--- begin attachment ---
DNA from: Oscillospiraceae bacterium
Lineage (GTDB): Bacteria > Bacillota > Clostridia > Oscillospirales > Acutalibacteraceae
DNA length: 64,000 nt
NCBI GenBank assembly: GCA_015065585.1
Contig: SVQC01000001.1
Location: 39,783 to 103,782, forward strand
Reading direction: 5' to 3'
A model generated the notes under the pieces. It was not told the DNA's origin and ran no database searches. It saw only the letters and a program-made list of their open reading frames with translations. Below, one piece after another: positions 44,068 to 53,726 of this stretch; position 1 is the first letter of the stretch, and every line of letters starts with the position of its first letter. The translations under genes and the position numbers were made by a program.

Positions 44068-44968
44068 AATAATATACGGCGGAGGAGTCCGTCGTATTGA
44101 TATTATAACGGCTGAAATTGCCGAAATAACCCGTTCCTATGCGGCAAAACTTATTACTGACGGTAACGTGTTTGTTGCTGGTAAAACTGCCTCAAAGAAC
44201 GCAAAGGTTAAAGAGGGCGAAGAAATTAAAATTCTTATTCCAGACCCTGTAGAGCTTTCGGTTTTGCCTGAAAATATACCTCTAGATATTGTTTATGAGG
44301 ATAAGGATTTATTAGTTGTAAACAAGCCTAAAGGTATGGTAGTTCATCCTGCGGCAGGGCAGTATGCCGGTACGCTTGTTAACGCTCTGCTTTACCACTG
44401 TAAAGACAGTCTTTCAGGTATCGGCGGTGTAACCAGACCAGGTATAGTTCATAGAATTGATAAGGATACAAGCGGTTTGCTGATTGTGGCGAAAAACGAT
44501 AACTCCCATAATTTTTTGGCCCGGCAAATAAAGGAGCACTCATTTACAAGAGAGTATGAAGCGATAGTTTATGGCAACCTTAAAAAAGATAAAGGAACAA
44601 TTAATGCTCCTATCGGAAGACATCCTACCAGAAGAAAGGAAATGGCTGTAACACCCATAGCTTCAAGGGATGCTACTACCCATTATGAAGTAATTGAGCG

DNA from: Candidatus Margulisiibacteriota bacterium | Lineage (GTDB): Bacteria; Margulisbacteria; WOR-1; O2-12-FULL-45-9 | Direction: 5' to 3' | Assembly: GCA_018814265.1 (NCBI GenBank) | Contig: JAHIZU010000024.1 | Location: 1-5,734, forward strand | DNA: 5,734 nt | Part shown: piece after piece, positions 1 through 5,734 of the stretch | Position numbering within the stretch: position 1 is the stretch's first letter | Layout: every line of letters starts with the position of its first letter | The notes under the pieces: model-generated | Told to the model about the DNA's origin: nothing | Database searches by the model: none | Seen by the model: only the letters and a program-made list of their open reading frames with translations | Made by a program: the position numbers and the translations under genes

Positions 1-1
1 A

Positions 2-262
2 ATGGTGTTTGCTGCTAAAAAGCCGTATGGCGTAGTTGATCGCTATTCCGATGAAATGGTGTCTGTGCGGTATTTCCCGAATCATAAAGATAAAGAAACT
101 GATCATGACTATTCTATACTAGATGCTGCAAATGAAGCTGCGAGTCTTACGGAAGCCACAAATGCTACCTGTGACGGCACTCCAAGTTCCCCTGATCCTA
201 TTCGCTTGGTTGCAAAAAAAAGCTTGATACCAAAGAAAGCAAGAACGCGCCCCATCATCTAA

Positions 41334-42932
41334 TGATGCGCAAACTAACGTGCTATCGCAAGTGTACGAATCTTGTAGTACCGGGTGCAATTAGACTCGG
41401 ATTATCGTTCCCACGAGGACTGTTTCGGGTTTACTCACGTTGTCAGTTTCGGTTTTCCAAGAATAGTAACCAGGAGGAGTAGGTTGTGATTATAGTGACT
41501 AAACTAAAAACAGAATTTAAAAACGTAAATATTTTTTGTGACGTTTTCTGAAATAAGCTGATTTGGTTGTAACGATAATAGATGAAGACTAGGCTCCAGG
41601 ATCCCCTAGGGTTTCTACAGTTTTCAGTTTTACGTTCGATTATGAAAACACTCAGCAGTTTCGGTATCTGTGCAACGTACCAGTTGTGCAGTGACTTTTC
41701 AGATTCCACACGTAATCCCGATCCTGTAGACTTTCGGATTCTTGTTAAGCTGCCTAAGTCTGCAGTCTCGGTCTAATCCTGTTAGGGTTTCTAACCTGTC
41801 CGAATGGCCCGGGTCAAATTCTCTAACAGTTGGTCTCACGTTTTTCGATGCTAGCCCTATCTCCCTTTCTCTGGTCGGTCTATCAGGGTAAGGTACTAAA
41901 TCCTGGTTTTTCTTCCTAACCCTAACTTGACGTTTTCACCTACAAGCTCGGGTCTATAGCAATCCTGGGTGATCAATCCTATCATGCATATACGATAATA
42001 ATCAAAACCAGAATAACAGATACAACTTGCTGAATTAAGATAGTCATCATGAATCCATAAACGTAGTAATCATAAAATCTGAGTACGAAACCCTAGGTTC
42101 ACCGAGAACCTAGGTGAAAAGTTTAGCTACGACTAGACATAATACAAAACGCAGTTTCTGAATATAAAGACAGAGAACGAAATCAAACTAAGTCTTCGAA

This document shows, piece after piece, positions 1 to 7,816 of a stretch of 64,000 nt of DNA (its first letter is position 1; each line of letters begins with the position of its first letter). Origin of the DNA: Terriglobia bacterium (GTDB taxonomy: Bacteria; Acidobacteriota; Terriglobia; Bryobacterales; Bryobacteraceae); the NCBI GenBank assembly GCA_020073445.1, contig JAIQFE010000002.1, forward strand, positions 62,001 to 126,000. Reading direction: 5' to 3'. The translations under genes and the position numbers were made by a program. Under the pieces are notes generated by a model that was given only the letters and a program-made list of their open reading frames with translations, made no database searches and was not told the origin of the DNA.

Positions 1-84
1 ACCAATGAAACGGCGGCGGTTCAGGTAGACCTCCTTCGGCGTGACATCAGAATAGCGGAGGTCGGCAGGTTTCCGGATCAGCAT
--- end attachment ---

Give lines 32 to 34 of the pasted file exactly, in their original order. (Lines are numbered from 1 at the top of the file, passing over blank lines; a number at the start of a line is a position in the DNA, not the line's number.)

42001 ATCAAAACCAGAATAACAGATACAACTTGCTGAATTAAGATAGTCATCATGAATCCATAAACGTAGTAATCATAAAATCTGAGTACGAAACCCTAGGTTC
42101 ACCGAGAACCTAGGTGAAAAGTTTAGCTACGACTAGACATAATACAAAACGCAGTTTCTGAATATAAAGACAGAGAACGAAATCAAACTAAGTCTTCGAA

This document shows, piece after piece, positions 1 to 7,816 of a stretch of 64,000 nt of DNA (its first letter is position 1; each line of letters begins with the position of its first letter). Origin of the DNA: Terriglobia bacterium (GTDB taxonomy: Bacteria; Acidobacteriota; Terriglobia; Bryobacterales; Bryobacteraceae); the NCBI GenBank assembly GCA_020073445.1, contig JAIQFE010000002.1, forward strand, positions 62,001 to 126,000. Reading direction: 5' to 3'. The translations under genes and the position numbers were made by a program. Under the pieces are notes generated by a model that was given only the letters and a program-made list of their open reading frames with translations, made no database searches and was not told the origin of the DNA.